A perennial problem with open-ended survey questions is that respondents are lazy. It takes time and effort to think of good answers. And if the survey is self-administered online or on paper, it takes time and effort to write them out. But there are several things a savvy researcher can do. One of them is […]

IdeaScale innovation process

Four Collaborative Steps to Innovation

Open innovation is the practice of collecting data from a wide audience in order to solve problems or evolve. And this practice is being utilized in every industry, from government to nonprofits to enterprise-level companies to universities, with numerous different end goals and objectives. Marketers are using it for research, product managers are using it […]

Calculator

Determining Price: The van Westendorp Price Sensitivity Meter

Determining the best price for a product or service is a common marketing research question.  I usually start my conversation with a client asking whether their product has all of its features set or if they also need to test a range of features other than price.  If they are testing variable features in addition […]

1 person 2 smartphones - mobile phone use

Exaggerated Self-reporting of Mobile Phone Use

We asked some of our favorite bloggers to provide us a “lost gem” – a great article that deserved wider response than it received the first time it was published. This piece by Ashley Richards was originally published June 27 for Survey Post. A recent article in the Journal of Computer-Mediated Communication examines the accuracy of self-reported […]

witness on stand

Ask Me No Leading Questions, and I’ll Tell You No Lies

The most common problem with the draft questionnaires that are sent to me is the use of leading questions. A leading question suggests the answer the survey author is looking for and often unintentionally reflects the author’s bias. As a result, the answers to such questions overstate actual support for the item being researched. Leading […]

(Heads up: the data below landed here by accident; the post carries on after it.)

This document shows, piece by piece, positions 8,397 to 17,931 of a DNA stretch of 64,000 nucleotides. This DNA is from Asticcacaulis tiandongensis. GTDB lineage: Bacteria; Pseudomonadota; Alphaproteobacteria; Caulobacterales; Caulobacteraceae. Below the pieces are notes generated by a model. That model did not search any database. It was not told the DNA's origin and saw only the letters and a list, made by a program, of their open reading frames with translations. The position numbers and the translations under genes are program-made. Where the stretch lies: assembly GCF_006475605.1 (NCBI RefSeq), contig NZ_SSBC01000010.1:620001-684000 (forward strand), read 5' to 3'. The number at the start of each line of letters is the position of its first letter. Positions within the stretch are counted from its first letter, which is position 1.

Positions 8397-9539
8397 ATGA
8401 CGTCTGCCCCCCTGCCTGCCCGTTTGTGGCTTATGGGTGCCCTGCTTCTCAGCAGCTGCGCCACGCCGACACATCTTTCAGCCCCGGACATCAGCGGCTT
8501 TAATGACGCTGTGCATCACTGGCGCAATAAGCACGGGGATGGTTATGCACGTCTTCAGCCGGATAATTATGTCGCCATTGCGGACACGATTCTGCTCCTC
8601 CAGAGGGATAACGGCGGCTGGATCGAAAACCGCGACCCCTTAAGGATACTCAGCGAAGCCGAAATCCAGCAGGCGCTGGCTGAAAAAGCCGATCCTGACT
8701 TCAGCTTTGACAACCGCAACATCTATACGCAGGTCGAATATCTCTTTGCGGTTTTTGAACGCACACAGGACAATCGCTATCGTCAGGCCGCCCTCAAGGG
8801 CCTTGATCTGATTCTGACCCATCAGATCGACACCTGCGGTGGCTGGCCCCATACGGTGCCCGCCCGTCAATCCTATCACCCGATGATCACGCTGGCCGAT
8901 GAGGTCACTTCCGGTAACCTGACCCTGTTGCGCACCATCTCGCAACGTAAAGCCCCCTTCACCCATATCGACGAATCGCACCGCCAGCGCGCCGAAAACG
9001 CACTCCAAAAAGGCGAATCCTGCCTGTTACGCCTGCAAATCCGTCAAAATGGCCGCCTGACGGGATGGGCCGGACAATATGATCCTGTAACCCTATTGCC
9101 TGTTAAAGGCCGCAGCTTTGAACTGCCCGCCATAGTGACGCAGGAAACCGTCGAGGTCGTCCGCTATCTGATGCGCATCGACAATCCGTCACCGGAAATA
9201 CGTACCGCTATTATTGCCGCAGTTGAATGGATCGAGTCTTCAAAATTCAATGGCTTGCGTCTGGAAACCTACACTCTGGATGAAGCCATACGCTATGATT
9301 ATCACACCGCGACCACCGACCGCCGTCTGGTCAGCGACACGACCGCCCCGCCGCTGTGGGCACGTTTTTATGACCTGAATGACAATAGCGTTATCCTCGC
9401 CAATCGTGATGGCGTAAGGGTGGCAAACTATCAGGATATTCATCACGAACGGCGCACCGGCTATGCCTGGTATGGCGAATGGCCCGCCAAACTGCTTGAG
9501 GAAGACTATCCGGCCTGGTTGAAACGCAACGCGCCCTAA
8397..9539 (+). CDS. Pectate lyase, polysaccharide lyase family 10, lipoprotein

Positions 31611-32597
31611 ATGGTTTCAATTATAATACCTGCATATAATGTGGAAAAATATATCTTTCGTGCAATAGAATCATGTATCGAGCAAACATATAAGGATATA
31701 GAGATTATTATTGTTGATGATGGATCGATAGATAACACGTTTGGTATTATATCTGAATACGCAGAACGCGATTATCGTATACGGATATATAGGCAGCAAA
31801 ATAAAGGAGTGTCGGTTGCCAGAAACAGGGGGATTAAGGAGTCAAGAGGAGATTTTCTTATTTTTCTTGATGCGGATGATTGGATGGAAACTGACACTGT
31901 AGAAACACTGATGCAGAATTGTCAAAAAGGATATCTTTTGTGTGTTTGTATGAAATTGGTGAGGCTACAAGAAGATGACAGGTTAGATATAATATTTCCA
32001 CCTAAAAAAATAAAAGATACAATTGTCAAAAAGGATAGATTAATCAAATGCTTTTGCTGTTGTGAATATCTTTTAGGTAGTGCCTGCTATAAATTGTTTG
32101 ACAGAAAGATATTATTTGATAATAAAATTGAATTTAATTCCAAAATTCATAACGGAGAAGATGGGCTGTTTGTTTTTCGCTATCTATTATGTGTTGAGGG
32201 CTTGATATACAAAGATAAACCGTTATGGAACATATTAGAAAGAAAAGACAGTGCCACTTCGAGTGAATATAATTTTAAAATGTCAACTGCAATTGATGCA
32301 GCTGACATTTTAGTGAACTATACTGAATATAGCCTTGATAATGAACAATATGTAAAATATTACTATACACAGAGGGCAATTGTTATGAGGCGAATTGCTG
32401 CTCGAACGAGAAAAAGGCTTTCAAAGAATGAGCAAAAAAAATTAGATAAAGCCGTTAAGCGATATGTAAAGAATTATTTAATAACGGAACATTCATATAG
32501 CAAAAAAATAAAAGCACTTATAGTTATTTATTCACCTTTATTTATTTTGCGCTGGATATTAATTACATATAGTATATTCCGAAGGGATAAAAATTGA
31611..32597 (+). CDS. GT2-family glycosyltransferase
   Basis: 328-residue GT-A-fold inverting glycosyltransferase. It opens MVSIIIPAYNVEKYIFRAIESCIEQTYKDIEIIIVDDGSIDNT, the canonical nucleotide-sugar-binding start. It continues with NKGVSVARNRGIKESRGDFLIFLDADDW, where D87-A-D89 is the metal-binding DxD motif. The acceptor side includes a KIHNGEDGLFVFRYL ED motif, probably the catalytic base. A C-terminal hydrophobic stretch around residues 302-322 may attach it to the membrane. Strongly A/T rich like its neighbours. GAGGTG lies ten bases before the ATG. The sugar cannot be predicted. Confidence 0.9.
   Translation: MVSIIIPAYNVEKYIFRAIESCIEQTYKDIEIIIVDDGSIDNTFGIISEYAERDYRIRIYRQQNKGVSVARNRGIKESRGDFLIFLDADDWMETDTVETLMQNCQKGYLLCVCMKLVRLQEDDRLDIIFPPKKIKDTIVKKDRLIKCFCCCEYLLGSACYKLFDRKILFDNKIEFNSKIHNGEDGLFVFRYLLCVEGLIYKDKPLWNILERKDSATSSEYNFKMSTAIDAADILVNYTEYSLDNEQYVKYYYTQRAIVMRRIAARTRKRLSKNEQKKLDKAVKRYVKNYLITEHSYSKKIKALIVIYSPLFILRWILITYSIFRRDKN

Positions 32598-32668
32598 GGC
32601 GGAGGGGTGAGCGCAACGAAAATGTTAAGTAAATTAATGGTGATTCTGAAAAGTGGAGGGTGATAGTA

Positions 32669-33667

mobile diary studies

10 Tips for Mobile Diary Studies

Earlier this month, Chris Neal of Chadwick Martin Bailey shared with members of the New England chapter of the Marketing Research Association tips for running mobile diary studies, based on lessons learned from a recent project. For the Council of Research Excellence, CMB studied mobile video usage to understand: How much time is spent on […]

Seven Moais looking towards sea in Easter Island

7 Secrets to Designing a Great Usability Test

Usability testing is a great way to get a close-up look at your audience’s perceptions and expectations, but if you don’t have a lot of experience setting up user tests it’s easy to make mistakes or simply leave things out. Doing so undercuts the value of your testing and wastes both your time and that […]

CustomerSatisfactionLoyalty

The ABCs of CSAT

Later this week I’ll be attending the Net Promoter Conference in San Francisco.  I’m really looking covering this event for Research Access. Customer satisfaction (or CSAT) measurement is a highly specialized, but vitally important, part of the research world.   Yet I think there are many researchers and marketers who aren’t terribly familiar with the ins and outs […]

family feud error

4 Kinds of Survey Error: Sampling, Measurement, Coverage and Non-Response

There are 4 generally-accepted types of survey error.  By survey error, I mean factors which reduce the accuracy of a survey estimate. It’s important to keep each type of survey error in mind when designing, executing and interpreting surveys.  However, I suspect some of them are more ingrained in our thinking about research, while others […]